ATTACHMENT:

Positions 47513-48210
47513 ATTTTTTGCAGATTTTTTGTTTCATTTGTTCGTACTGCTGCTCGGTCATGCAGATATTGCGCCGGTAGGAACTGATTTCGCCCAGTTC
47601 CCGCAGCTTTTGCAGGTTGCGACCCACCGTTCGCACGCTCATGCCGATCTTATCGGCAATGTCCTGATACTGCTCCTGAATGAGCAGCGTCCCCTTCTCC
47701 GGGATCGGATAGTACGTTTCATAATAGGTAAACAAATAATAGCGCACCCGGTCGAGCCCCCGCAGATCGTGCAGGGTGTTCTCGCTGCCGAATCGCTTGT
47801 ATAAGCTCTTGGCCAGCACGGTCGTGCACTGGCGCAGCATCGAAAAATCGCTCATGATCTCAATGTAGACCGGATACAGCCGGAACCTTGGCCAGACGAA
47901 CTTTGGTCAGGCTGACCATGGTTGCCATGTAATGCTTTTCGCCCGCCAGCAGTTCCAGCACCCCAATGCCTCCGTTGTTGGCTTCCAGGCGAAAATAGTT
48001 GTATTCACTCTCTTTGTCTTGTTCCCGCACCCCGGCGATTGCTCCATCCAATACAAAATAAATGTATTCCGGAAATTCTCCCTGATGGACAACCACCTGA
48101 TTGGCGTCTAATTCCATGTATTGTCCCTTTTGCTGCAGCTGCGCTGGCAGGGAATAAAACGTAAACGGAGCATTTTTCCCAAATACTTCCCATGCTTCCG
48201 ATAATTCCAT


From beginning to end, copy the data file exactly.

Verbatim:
Positions 47513-48210
47513 ATTTTTTGCAGATTTTTTGTTTCATTTGTTCGTACTGCTGCTCGGTCATGCAGATATTGCGCCGGTAGGAACTGATTTCGCCCAGTTC
47601 CCGCAGCTTTTGCAGGTTGCGACCCACCGTTCGCACGCTCATGCCGATCTTATCGGCAATGTCCTGATACTGCTCCTGAATGAGCAGCGTCCCCTTCTCC
47701 GGGATCGGATAGTACGTTTCATAATAGGTAAACAAATAATAGCGCACCCGGTCGAGCCCCCGCAGATCGTGCAGGGTGTTCTCGCTGCCGAATCGCTTGT
47801 ATAAGCTCTTGGCCAGCACGGTCGTGCACTGGCGCAGCATCGAAAAATCGCTCATGATCTCAATGTAGACCGGATACAGCCGGAACCTTGGCCAGACGAA
47901 CTTTGGTCAGGCTGACCATGGTTGCCATGTAATGCTTTTCGCCCGCCAGCAGTTCCAGCACCCCAATGCCTCCGTTGTTGGCTTCCAGGCGAAAATAGTT
48001 GTATTCACTCTCTTTGTCTTGTTCCCGCACCCCGGCGATTGCTCCATCCAATACAAAATAAATGTATTCCGGAAATTCTCCCTGATGGACAACCACCTGA
48101 TTGGCGTCTAATTCCATGTATTGTCCCTTTTGCTGCAGCTGCGCTGGCAGGGAATAAAACGTAAACGGAGCATTTTTCCCAAATACTTCCCATGCTTCCG
48201 ATAATTCCAT